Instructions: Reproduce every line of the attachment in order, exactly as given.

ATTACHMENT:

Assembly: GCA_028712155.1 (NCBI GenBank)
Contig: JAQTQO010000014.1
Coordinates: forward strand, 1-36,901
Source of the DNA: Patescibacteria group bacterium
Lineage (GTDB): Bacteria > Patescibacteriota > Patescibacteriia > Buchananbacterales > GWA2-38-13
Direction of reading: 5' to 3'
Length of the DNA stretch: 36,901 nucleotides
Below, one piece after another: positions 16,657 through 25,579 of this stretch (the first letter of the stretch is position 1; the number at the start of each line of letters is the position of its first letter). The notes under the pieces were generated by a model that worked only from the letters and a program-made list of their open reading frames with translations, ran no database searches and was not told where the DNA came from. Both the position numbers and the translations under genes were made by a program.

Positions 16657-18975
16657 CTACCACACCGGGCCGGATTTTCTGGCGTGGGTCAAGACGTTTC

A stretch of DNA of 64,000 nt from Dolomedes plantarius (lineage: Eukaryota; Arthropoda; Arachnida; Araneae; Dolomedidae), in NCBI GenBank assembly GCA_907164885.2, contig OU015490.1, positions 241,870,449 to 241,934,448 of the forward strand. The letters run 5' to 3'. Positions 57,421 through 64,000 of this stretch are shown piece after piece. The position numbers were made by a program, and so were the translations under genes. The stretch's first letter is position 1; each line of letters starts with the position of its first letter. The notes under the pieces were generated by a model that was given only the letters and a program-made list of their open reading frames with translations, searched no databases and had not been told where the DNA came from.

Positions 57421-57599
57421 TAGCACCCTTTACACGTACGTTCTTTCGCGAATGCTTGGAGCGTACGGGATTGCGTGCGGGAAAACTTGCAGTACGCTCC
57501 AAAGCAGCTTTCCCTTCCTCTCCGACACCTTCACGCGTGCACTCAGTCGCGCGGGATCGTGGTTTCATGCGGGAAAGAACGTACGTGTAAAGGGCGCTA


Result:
Assembly: GCA_028712155.1 (NCBI GenBank)
Contig: JAQTQO010000014.1
Coordinates: forward strand, 1-36,901
Source of the DNA: Patescibacteria group bacterium
Lineage (GTDB): Bacteria > Patescibacteriota > Patescibacteriia > Buchananbacterales > GWA2-38-13
Direction of reading: 5' to 3'
Length of the DNA stretch: 36,901 nucleotides
Below, one piece after another: positions 16,657 through 25,579 of this stretch (the first letter of the stretch is position 1; the number at the start of each line of letters is the position of its first letter). The notes under the pieces were generated by a model that worked only from the letters and a program-made list of their open reading frames with translations, ran no database searches and was not told where the DNA came from. Both the position numbers and the translations under genes were made by a program.

Positions 16657-18975
16657 CTACCACACCGGGCCGGATTTTCTGGCGTGGGTCAAGACGTTTC

A stretch of DNA of 64,000 nt from Dolomedes plantarius (lineage: Eukaryota; Arthropoda; Arachnida; Araneae; Dolomedidae), in NCBI GenBank assembly GCA_907164885.2, contig OU015490.1, positions 241,870,449 to 241,934,448 of the forward strand. The letters run 5' to 3'. Positions 57,421 through 64,000 of this stretch are shown piece after piece. The position numbers were made by a program, and so were the translations under genes. The stretch's first letter is position 1; each line of letters starts with the position of its first letter. The notes under the pieces were generated by a model that was given only the letters and a program-made list of their open reading frames with translations, searched no databases and had not been told where the DNA came from.

Positions 57421-57599
57421 TAGCACCCTTTACACGTACGTTCTTTCGCGAATGCTTGGAGCGTACGGGATTGCGTGCGGGAAAACTTGCAGTACGCTCC
57501 AAAGCAGCTTTCCCTTCCTCTCCGACACCTTCACGCGTGCACTCAGTCGCGCGGGATCGTGGTTTCATGCGGGAAAGAACGTACGTGTAAAGGGCGCTA